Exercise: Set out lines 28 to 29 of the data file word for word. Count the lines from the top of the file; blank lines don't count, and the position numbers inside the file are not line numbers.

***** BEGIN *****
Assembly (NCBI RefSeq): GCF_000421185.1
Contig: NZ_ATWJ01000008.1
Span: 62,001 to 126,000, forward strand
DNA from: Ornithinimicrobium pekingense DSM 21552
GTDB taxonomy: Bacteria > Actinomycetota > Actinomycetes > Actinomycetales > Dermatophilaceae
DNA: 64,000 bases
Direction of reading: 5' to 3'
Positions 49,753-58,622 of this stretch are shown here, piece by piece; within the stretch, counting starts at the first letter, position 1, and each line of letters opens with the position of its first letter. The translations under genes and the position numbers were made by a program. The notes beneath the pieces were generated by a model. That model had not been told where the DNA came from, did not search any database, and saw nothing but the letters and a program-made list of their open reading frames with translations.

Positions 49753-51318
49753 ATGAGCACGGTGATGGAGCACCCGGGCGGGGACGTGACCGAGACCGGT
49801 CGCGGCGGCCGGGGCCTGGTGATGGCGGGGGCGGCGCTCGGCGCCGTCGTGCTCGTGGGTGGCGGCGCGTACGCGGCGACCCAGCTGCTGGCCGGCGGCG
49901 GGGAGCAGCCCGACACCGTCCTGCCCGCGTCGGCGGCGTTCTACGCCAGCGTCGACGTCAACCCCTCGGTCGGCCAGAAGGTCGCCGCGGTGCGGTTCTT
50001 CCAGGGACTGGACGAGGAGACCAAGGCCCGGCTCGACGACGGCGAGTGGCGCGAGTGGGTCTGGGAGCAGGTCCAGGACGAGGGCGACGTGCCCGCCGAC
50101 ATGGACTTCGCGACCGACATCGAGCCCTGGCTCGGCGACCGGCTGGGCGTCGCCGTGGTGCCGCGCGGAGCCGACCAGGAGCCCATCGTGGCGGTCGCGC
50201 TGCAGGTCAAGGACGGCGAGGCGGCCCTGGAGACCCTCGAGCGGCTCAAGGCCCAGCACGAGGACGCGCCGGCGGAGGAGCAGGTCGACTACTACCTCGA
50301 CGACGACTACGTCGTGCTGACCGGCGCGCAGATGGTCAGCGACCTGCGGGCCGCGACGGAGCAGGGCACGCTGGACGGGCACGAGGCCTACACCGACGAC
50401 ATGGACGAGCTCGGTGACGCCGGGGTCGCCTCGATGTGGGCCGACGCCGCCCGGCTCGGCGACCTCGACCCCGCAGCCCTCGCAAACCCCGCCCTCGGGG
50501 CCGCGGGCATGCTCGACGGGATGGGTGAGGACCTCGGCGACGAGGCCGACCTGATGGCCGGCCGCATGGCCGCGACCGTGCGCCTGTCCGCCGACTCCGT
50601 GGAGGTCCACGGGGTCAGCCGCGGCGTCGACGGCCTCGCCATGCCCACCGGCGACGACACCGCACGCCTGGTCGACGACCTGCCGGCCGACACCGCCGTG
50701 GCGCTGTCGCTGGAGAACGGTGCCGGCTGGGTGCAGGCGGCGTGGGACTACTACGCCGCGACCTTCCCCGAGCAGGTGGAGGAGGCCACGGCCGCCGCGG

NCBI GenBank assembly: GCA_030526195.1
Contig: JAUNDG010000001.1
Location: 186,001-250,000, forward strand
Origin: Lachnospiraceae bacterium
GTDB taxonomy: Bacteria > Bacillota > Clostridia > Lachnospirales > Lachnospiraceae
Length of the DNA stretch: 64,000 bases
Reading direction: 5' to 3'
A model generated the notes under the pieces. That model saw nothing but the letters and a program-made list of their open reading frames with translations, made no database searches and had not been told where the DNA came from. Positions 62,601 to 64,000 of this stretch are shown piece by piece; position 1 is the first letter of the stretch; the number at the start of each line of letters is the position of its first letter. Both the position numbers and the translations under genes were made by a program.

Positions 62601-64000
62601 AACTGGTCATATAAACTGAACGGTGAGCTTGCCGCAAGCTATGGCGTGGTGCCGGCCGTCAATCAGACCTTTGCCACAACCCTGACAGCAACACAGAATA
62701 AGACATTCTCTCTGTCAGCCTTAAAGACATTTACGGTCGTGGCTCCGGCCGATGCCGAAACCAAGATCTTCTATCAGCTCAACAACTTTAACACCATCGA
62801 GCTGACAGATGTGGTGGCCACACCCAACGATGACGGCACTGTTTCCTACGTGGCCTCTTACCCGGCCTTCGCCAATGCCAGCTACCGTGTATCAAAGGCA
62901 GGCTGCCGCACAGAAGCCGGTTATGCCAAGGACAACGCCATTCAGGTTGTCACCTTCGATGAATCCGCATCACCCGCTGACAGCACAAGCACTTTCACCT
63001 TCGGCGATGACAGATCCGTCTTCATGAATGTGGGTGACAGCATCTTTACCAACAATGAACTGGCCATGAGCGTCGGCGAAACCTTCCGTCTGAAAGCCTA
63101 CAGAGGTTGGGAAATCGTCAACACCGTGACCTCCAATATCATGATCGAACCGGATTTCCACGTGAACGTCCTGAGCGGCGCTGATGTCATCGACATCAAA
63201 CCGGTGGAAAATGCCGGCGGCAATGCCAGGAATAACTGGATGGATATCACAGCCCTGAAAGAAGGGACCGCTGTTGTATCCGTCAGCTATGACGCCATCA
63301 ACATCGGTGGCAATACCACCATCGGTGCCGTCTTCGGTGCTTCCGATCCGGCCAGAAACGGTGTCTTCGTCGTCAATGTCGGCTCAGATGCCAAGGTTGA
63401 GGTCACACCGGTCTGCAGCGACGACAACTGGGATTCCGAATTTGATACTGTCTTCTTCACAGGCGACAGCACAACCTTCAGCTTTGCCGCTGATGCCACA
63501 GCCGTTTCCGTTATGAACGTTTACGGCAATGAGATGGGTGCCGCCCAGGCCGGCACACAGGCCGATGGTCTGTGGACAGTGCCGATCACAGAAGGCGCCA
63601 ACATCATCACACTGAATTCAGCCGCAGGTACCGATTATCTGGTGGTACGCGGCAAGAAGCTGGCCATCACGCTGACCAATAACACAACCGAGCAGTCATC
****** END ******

A model generated the notes under the pieces. That model saw nothing but the letters and a program-made list of their open reading frames with translations, made no database searches and had not been told where the DNA came from. Positions 62,601 to 64,000 of this stretch are shown piece by piece; position 1 is the first letter of the stretch; the number at the start of each line of letters is the position of its first letter. Both the position numbers and the translations under genes were made by a program.

Positions 62601-64000